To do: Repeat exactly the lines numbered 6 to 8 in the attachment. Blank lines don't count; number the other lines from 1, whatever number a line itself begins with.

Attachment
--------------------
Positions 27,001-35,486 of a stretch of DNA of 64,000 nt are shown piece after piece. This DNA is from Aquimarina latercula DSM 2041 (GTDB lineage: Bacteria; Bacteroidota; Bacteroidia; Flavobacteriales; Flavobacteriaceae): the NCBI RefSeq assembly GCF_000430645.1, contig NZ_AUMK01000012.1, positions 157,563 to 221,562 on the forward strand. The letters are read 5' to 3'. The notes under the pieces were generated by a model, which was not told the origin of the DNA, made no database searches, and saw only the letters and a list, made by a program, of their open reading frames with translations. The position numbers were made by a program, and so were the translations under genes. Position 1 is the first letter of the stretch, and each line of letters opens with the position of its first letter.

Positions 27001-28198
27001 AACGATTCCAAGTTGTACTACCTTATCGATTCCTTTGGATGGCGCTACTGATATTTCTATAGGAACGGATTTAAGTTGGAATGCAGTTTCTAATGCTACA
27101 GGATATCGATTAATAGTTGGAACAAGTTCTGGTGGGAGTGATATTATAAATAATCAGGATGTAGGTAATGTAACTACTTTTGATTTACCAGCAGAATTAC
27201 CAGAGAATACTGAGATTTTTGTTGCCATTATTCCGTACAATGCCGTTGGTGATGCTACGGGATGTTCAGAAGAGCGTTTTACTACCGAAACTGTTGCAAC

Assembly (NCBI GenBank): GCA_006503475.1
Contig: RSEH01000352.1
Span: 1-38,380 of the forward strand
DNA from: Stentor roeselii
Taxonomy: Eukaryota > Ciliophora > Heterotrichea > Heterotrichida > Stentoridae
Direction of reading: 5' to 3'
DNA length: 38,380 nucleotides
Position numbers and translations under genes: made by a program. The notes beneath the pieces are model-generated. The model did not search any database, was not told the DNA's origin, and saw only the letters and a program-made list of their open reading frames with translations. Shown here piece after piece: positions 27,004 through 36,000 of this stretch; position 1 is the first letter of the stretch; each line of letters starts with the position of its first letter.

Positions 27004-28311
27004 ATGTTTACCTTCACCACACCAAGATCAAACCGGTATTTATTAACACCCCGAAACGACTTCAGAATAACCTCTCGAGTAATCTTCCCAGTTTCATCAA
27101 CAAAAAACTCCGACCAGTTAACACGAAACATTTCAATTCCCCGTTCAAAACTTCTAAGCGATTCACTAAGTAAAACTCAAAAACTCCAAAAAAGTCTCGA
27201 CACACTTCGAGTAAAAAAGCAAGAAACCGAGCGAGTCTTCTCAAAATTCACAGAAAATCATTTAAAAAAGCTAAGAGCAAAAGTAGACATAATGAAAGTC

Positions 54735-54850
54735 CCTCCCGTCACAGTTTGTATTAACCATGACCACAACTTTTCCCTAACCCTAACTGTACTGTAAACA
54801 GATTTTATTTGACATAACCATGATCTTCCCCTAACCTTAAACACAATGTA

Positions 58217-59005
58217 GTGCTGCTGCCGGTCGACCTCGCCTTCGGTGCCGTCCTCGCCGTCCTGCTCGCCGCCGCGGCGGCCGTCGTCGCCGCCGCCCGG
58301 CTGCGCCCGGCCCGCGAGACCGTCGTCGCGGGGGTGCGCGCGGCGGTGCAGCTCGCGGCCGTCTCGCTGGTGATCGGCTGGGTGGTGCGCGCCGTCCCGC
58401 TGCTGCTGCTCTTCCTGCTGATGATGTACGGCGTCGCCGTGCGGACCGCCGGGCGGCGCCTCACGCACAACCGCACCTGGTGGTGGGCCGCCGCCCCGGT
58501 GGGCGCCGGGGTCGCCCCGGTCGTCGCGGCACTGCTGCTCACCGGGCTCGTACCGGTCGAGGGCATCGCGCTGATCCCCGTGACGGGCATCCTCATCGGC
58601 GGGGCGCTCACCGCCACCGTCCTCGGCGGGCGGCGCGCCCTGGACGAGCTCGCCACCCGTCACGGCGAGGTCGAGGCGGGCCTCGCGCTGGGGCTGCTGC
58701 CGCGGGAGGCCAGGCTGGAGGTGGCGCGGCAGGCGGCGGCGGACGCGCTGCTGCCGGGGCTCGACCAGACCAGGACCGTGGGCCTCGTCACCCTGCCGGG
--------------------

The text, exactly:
Assembly (NCBI GenBank): GCA_006503475.1
Contig: RSEH01000352.1
Span: 1-38,380 of the forward strand